As we approach the non-tender deadline and the Rule 5 draft, many of the 40-man roster changes may seem inconsequential from a league perspective. But for those players involved, a spot on a 40-man roster can be life-changing. As noted by Baseball America’s J.J. Cooper, a minor league player’s pay will jump from $2000 a month to at least $46,000 for the year once added to the 40-man. That’s a significant pay bump, but their potential for future earnings also gets a jolt as they receive an invite to spring camp and a longer look from major league coaches and executives. Even one day on the ML roster during the season will earn a player more in a week than he’d likely ever made in a month of minor league ball. Given the roster churn that happens over the course of a season and the high rate of injuries, a spot on the 40-man roster gives a player a pretty decent chance of making an appearance in the show. Feel free to take a moment this morning to reflect on baseball’s greater economic landscape, then follow up with a couple quick hits from around the league.
- The Cubs are in the market for pitching, but probably not the top names on the free agent market, per The Athletic’s Patrick Mooney. The Cubs haven’t been able to put together a pitching staff like the one that took them to a World Series title in 2016, and they no longer have the financial leeway to make a big splash like they did with the signing of Jon Lester. Only Kyle Hendricks remains close to the guy he was in 2016 when Hendricks, Lester, and Jake Arrieta each put together seasons worthy of Cy Young consideration en route to the curse-breaking championship. The Cubs of today will have to hit on below-the-radar type acquisitions, as they did in acquiring Arrieta and Hendricks in the first place. Willson Contreras could fetch a noteworthy piece, but that’s a theoretical valuation that requires a trading partner willing to move the right young arm.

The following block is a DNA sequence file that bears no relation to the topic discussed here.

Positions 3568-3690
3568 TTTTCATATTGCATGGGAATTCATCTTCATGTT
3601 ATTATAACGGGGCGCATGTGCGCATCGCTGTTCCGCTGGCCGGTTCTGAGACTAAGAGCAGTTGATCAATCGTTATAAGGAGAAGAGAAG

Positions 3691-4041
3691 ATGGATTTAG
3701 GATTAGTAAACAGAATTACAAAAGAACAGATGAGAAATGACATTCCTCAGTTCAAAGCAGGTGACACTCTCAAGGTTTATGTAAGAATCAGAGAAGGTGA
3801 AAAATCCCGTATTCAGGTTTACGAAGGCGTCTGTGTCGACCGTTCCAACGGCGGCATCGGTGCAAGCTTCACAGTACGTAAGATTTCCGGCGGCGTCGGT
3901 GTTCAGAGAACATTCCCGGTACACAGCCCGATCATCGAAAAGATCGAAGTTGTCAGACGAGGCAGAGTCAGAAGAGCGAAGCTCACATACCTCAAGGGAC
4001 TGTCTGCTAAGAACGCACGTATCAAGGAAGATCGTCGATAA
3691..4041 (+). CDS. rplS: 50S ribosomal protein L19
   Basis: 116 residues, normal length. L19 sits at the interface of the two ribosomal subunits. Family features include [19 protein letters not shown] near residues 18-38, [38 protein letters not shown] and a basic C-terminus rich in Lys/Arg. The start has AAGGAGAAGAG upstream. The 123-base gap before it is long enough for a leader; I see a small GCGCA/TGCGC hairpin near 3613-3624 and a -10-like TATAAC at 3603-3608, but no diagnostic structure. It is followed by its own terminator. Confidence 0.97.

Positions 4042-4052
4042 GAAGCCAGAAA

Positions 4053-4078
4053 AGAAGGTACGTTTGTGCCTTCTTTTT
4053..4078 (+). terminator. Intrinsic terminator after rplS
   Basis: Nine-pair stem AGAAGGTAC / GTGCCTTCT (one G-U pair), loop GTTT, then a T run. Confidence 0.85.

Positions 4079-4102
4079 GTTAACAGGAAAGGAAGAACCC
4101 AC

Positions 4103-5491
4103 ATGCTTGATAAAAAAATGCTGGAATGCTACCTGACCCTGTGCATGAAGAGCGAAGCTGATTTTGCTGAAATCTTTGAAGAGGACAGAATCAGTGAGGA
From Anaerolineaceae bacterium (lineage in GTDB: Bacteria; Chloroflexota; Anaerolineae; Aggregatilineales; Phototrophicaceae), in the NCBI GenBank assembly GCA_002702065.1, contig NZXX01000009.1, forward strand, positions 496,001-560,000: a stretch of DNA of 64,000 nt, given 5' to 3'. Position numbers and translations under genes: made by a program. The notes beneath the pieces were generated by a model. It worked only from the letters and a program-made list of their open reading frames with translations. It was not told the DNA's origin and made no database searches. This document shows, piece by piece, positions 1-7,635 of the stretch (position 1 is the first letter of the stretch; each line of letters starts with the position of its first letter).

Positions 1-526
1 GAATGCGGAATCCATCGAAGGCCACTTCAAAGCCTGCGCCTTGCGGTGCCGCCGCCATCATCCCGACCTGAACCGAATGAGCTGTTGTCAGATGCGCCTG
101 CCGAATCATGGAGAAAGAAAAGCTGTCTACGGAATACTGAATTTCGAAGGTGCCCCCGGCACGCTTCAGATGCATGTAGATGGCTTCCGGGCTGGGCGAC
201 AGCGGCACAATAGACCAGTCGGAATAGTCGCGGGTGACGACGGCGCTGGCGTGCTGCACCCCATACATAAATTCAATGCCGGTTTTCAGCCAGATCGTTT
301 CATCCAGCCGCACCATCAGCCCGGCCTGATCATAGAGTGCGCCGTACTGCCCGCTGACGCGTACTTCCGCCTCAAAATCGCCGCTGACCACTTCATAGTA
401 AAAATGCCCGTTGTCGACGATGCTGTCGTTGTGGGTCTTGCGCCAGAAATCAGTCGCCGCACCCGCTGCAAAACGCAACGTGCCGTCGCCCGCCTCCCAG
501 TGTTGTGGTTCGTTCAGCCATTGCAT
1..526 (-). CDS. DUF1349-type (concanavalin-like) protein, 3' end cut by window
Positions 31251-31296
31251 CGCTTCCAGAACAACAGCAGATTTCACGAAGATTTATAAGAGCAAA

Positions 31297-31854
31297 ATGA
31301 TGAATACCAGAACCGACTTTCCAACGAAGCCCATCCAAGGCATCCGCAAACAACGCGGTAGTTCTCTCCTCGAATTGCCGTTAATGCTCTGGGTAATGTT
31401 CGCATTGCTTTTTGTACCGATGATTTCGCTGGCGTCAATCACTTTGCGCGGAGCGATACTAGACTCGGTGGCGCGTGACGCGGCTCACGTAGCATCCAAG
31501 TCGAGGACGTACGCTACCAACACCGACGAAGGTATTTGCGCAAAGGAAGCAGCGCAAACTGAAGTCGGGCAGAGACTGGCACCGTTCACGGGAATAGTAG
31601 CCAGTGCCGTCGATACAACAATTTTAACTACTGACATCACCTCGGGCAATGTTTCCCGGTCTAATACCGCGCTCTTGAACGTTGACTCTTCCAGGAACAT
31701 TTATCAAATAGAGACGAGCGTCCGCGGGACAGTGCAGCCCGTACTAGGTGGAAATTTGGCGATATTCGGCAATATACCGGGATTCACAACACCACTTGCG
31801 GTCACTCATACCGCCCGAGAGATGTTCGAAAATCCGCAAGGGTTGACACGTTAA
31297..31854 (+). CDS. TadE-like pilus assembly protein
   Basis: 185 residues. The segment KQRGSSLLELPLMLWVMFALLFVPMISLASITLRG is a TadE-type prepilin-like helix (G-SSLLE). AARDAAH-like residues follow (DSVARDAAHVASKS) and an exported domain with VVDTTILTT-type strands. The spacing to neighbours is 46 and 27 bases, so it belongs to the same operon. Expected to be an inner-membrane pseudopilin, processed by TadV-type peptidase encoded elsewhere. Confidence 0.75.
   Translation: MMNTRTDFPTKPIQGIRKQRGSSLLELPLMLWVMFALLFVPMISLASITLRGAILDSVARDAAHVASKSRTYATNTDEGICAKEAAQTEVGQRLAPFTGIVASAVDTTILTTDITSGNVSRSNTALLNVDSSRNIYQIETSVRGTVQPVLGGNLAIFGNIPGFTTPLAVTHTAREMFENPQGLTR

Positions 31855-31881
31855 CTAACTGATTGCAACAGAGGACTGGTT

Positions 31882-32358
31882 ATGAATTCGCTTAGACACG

- While ardent fans are familiar with most of the names in the free agent pool, there are a few newcomers from Japanese professional baseball who remain relatively unknown commodities to American followers. Thankfully, Jason Coskrey of Baseball America provides scouting reports on a host of Japanese ballplayers who could find themselves on MLB rosters in the not-too-distant future. It’s a list that includes three players who have already been posted—Ryosuke Kikuchi, Yoshitomo Tsutsugo, and Shun Yamaguchi—and Shogo Akiyama, an international free agent, all of whom are eligible to negotiate with big league clubs. Coskrey also names a number of players who could be next in line to make it stateside via the posting system or international free agency, including the famed Tetsuto Yamada. For those readers who are interested in familiarizing themselves with the newest influx of international talent to the MLB landscape, Coskrey’s piece is worth a look.